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Friday, May 21, 1999 Published at 03:15 GMT 04:15 UK


Health

Bad teeth cause malnutrition in elderly

Elderly people do not always receive adequate dental care

Undiagnosed dental and oral problems could be a leading cause of malnutrition in elderly people, scientists have claimed.

The problem may be exacerbated by a failure of residential and nursing homes to ensure residents receive proper basic dental care.

Researchers found high rates of tooth decay and other diseases of the mouth in a study of people living in residential and nursing homes in West Hertfordshire.

Writing in The Lancet medical journal, they say these problems may contribute to eating problems and low nutrient and vitamin C levels found in the study group.

Debra Simons and colleagues from West Hertfordshire Community Dental Services and King's College London randomly selected 55 of the 110 residential and nursing homes in West Hertfordshire. They recorded details of the oral health and past dental care of 249 elderly men and 792 women.


[ image: Dentures can lead to oral health problems]
Dentures can lead to oral health problems
They found high levels of dental caries (tooth decay) and plaque retention, and poor denture care leading to inflammation and soreness of the mouth.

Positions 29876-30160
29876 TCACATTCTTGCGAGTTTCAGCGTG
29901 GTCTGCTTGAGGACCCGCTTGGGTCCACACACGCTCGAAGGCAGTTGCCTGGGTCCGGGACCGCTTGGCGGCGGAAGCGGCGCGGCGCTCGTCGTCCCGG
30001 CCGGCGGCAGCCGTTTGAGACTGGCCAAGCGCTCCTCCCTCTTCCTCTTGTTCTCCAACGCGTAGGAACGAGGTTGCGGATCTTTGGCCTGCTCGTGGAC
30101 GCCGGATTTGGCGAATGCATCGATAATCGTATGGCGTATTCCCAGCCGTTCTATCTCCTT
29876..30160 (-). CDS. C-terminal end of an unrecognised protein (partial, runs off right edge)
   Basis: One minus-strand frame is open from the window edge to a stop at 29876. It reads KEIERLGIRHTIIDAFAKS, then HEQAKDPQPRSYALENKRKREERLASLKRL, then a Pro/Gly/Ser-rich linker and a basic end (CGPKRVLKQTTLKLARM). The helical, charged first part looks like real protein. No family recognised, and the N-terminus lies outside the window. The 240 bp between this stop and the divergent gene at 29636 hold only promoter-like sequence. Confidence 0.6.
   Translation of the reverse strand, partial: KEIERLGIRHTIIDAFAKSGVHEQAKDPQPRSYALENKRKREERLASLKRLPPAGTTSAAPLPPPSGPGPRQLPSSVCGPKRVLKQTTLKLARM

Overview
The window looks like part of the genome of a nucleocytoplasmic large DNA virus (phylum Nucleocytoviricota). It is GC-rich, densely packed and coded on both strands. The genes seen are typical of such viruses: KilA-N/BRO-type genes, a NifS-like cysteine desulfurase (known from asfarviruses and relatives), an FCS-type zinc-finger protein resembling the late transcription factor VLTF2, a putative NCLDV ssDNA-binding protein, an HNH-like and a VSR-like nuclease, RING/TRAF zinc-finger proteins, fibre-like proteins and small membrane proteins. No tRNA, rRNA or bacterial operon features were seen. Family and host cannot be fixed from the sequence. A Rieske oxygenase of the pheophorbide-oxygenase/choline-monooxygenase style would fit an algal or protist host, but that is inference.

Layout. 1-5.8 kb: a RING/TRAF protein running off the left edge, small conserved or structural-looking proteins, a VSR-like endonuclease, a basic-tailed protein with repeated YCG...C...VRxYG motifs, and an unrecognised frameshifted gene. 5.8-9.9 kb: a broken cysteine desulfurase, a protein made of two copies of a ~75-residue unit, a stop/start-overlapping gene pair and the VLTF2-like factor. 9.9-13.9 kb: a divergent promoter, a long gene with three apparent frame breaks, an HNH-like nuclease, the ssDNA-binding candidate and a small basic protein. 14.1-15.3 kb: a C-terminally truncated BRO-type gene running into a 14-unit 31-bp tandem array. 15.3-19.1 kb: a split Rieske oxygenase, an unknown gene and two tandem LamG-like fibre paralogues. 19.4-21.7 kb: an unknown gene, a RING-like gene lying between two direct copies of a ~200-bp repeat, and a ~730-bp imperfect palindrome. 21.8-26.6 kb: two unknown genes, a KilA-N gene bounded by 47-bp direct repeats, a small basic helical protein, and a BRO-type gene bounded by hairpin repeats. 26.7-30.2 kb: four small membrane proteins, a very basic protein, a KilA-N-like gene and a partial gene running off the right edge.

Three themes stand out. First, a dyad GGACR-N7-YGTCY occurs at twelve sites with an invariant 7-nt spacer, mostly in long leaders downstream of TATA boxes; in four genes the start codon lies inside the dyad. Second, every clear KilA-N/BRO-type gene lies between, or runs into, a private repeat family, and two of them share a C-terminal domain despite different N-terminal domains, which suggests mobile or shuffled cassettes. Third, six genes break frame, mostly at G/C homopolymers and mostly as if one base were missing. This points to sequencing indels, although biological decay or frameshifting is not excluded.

Among those in the study, 250 had difficulty eating, 206 had problems with taste, and 261 found it hard to care for their mouths.

In addition, 343 people needed assistance in cleaning their teeth and dentures, but only 94 reported that the staff had helped them.

The managers and deputy managers of the homes indicated that there was no systematic approach to arranging dental care.

Dental help was only sought when residents or their relatives complained of acute problems such as pain or a broken denture.

The researchers say the poor dental health coupled with a reduced ability to communicate, typical among elderly people may cause weight loss, dehydration, and debility.

"It is surely a disgrace that the mouth, one of the most personal and intimate areas of the body, should be neglected in such a manner," they conclude.





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